It was magnificent. I found the place fascinating and beautiful in equal parts. The plants were extraordinary,, the architecture amazing. I especially liked the Chinese pagoda. Truth be told, I didn’t have time to explore as thoroughly as I had wanted, and I had to head home all too soon. On the way back I wanted to see if there were any anti-Trump protests at Westminster, but there were none at the time. Now I know how to get there, though, I think I’ll definitely be going back to Kew: I found yet another of London’s jewels today – a place full of beauty and life, which seemed to beg me to explore it more.
I got back from Donno’s funeral quite late and tired last night. It had been a long, hard day. We got to Warrington on Monday afternoon, settled in and had a little look around before going to bed. I honestly think yesterday was one of the hardest days of my life: John and I got to the crematorium slightly late, but walked in to find a chapel full of people, among them Liam and Phil – two of my old classmates; boys, like Lee, I grew up with. For a moment it seemed like the last eight years of life in the capital had just been a happy holiday, and I had returned to a darker, bleaker reality.
Yesterday saw me attend the funeral of someone with one of the most vibrant personalities I’ll ever meet. I spoke briefly to Lee’s mum and dad at the wake after, and my heart almost broke – no parent deserves to go through what they did. Lee was the first person to show me that life was there to be seized. He loved American wrestling and rock music. Truth be told, what happened yesterday has left me feeling bitter, short-tempered and angry: Donno deserved a long, happy life, and the fact that someone so vibrant has been ripped away from all of us seems the very definition of injustice.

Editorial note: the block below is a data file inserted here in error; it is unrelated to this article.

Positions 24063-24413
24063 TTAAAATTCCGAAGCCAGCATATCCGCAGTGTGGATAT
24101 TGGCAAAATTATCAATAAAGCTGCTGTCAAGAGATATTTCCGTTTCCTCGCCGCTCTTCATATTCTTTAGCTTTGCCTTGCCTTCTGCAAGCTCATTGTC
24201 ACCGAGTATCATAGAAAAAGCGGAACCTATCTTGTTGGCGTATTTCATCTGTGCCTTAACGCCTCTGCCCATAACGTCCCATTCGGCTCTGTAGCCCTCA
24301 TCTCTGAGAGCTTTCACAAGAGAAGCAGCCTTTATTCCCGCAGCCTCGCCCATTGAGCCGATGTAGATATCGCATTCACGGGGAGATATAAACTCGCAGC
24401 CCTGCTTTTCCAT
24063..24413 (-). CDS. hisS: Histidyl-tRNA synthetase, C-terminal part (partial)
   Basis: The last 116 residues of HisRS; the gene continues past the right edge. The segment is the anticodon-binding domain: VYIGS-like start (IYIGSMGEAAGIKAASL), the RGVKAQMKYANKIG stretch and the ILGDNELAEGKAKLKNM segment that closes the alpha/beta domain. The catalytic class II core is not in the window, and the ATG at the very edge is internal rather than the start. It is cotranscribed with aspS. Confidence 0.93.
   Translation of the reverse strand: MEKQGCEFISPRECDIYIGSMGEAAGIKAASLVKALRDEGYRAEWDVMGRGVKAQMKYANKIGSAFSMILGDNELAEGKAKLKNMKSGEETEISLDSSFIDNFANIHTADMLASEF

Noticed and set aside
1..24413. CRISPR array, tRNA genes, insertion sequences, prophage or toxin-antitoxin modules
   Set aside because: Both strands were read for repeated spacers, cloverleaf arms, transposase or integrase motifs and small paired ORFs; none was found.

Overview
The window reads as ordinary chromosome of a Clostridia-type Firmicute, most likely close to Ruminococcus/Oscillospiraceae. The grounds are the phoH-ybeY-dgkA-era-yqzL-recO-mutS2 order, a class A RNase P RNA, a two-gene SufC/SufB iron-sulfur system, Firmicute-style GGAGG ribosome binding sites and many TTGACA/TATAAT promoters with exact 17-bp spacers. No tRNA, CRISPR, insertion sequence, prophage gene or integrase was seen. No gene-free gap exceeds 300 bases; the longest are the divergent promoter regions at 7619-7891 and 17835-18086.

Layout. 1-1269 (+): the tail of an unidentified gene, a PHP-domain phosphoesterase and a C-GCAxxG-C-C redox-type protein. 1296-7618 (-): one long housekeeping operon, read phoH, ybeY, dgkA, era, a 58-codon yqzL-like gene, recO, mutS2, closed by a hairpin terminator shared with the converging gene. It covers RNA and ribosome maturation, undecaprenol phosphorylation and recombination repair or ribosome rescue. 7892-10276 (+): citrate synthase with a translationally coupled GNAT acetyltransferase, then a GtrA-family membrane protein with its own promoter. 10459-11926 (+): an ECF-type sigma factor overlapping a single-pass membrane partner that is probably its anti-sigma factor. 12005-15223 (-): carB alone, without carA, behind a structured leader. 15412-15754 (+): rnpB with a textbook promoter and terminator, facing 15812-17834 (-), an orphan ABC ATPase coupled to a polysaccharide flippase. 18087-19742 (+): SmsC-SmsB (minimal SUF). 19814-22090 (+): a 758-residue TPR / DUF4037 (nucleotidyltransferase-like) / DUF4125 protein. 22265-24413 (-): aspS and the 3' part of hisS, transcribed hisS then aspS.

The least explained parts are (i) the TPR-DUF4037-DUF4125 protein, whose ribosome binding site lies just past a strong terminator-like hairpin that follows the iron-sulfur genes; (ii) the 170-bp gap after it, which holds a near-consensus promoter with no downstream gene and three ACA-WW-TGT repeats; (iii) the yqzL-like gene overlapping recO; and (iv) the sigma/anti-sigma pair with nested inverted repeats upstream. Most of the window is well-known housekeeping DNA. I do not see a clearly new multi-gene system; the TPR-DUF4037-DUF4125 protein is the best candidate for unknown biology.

This evening finds me in a fairly dark mood, truth be told. Tomorrow morning will see me and John on the train to Warrington for the funeral of Lee Donnelly, one of my oldest and best school friends. I hadn’t seen him for quite some time, but after what happened with Richard eleven years ago, I really wanted to make the effort to go up and say goodbye. That group of friends is nearly all gone now: from ten, there are now only four of us left. The lads I grew up with have all passed away one by one, so that, although I have a new, fascinating life here in London, every now and again my old life catches up with me. Those lads all deserved a life as long and as vibrant as mine: their deaths seem so unjust and unfair. They all relished life, and taught me to never, ever give up. Tuesday sees the funeral of one of my greatest, best friends; a guy who I wanted to introduce to Lyn and Charlotte and all the rest of them one day. The fact that I no longer can makes me want to cry. Frankly, a world without Donno seems very dark and unjust indeed.
I wasn’t very interested in the football today. Barring those marching up at Pride, I must have been the only bloke around not glued to a television screen at four o’clock this afternoon. It was, however, rather interesting to observe events as I made my way through Charlton and Woolwich on the hunt for a new bumbag. Every pub I went passed seemed to be packed; I could hear each one from metres away. And as the afternoon went on, the general atmosphere seemed to get merrier and merrier. When I got to General Gordon Square in woolwich, hundreds of people crowded in front of the big screen there, things were starting to feel like a carnival. I had assumed we would lose today, which is why I chose not to watch it; but if this goes on and England continue to do well, I may be forced to pay more attention.